Gay immigration group: Home Office system still ‘extremely unfair’ for LGBT asylum seekers

Illustrated rainbow pride flag on a white background.

“There has been progress” in improving the way LGBT asylum cases are handled, but the system is still “extremely unfair”, the head of a leading campaign organisation says.

Paul Dillane, executive director of the UK Lesbian and Gay Immigration Group (UKLGIG), told PinkNews that the number of LGBT asylum seekers, which the organisation has worked with, returned to countries where they face persecution has fallen in recent years – however “a range of problems continue” to conspire against claimants.

UKLGIG’s Missing the Mark report of September 2013 showed 47 lesbians and gay men were granted asylum last year. In 2008 the figure was 18.

“I want to be clear that there has been progress”, Mr Dillane said to “In 2010 our research identified over a three-year period that 98-99% of our clients had been refused asylum because of the old ‘go back and be discrete’ principle. The Supreme Court ruled against that in 2010, and both the Lib Dems and the Tories gave a commitment to reform.

“We work closely with the Home Office as an expert in this field to develop policies and to develop training [in order] to try and improve standards within the Home Office.

“There has been improvement. In a research report UKLGIG published in 2013, we identified that more of our clients have been granted asylum than was previously the case from countries that are extremely homophobic and transphobic, including Uganda, Cameroon, Jamaica, etc.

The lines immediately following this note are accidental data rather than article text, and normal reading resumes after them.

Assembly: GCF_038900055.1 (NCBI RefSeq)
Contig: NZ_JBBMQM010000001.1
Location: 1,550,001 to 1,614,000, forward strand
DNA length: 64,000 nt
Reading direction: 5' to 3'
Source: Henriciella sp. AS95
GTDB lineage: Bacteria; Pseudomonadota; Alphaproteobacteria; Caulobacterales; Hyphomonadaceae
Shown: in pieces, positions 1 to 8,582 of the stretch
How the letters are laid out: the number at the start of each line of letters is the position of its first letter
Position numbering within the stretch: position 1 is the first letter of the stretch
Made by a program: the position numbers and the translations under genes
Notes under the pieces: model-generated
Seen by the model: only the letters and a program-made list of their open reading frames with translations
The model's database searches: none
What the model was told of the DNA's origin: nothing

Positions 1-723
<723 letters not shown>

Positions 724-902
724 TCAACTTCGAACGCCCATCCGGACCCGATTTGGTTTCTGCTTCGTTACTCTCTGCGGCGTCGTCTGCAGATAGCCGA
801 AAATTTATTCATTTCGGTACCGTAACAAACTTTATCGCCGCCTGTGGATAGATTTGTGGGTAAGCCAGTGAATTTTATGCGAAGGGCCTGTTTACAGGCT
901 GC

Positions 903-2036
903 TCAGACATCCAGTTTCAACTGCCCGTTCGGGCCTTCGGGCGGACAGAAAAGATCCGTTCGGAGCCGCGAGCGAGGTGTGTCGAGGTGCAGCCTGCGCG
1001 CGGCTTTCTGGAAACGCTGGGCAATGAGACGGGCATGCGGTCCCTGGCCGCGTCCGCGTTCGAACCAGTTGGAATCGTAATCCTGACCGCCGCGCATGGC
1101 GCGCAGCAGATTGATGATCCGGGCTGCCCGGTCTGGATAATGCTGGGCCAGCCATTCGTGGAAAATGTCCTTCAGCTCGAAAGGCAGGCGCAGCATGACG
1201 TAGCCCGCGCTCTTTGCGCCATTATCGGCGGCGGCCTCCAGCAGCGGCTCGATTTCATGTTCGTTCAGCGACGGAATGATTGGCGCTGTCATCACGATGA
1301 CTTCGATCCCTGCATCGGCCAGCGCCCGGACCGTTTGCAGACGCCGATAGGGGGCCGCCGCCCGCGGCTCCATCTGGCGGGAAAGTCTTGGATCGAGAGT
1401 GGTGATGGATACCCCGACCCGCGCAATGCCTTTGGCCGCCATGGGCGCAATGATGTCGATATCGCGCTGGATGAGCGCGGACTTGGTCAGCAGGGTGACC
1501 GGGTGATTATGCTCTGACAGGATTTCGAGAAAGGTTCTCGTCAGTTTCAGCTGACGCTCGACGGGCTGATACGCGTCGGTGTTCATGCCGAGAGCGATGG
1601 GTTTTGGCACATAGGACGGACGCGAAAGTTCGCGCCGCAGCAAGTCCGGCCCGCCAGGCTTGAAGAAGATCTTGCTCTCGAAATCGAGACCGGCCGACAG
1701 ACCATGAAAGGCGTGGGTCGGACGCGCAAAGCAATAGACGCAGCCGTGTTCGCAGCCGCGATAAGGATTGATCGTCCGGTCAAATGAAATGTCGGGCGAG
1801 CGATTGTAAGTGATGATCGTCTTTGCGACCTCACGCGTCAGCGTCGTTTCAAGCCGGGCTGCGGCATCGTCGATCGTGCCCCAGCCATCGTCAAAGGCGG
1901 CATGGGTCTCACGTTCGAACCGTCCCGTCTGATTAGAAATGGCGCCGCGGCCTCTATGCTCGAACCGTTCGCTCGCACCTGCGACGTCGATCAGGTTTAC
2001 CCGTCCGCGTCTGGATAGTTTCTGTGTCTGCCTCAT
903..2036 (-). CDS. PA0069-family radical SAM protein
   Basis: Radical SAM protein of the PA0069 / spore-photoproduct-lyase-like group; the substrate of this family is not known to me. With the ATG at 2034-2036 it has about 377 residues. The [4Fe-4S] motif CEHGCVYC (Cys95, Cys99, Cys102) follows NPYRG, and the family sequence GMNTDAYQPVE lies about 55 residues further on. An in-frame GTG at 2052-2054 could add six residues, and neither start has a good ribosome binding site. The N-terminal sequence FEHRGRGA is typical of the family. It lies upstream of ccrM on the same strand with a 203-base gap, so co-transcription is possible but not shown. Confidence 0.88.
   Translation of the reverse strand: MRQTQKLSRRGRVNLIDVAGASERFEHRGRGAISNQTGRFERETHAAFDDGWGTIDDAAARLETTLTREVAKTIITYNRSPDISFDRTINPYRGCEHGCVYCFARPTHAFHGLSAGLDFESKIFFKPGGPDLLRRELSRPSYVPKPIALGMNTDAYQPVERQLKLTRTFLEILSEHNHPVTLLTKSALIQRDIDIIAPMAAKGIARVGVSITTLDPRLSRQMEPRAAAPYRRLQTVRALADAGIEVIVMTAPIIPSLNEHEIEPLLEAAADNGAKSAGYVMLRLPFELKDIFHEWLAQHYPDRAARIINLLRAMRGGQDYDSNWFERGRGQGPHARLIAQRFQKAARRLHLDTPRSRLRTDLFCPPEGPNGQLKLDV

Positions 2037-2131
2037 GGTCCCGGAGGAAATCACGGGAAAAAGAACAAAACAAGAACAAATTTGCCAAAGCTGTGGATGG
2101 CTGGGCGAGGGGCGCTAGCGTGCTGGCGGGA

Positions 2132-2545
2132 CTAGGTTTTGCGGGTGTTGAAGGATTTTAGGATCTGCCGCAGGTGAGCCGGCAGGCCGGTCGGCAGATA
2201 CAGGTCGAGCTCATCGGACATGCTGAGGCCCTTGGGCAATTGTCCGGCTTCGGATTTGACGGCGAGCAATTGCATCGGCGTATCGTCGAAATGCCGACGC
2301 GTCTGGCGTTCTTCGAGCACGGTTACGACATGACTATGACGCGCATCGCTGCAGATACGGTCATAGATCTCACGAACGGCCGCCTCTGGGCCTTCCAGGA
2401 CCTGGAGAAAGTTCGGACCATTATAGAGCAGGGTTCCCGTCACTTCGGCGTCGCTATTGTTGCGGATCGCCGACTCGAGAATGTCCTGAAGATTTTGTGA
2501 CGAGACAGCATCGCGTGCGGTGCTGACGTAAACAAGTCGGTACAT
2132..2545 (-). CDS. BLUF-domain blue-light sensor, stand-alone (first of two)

“But a range of problems continue. And those good policies that we have helped develop are not filtering down to the decision-making coalface in all cases. We still see inappropriate, insulting and demeaning questioning in the asylum interviews [and also] the prevalence of unhelpful and false stereotypes in this system, so there is much more work to do.”

In June, Conservative minister Baroness Susan Williams admitted that the UK Government did not know how many asylum claims were made on the basis of sexual orientation.

Mr Dillane believes the government’s position is unacceptable.

He said: “We know how many people come to the UK to claim asylum every year across the board. We know how many are men, women, and what countries they come from, we know how many are refused, how many are granted, how many are detained, but we do not have those statistics for LGBTI people, we simply don’t know, the Home Office has never released those stats.

The Home Secretary has ordered an independent investigation into the asylum system for LGBTI people because of some of the criticisms that have been made. UKLGIG have worked very closely to feed into that inquiry.

“I am hoping one of the key things the Home Office will do is to give us those statistics because we cannot judge the scale of the issue, and the progress that has been made, without those statistics.”

The lawyer also strongly criticised the use of detention centres for LGBT asylum seekers.

Earlier this summer, the High Court ruled that fast track detention, a system used to process the vast majority of cases, was “unlawful”.

“What we do know is that more and more of our clients all the time are being detained by the government,” Mr Dillane said. “This is a new phenomenon that we haven’t experienced to the same degree in past years.

“And the reality is if you come to this country from Kampala, or from Kingston in Jamaica, and you ask for human rights protection because of your sexual orientation or gender identity, you are very likely to be detained for an unspecified period of time – in a system that is extremely unfair.”

Mr Dillane spoke to PinkNews last week at the production of Eye of a Needle at the Southwark Playhouse.

The play explores the challenges faced by LGBT asylum seekers. It was inspired by the real case of Ugandan campaigner Brenda Namigadde.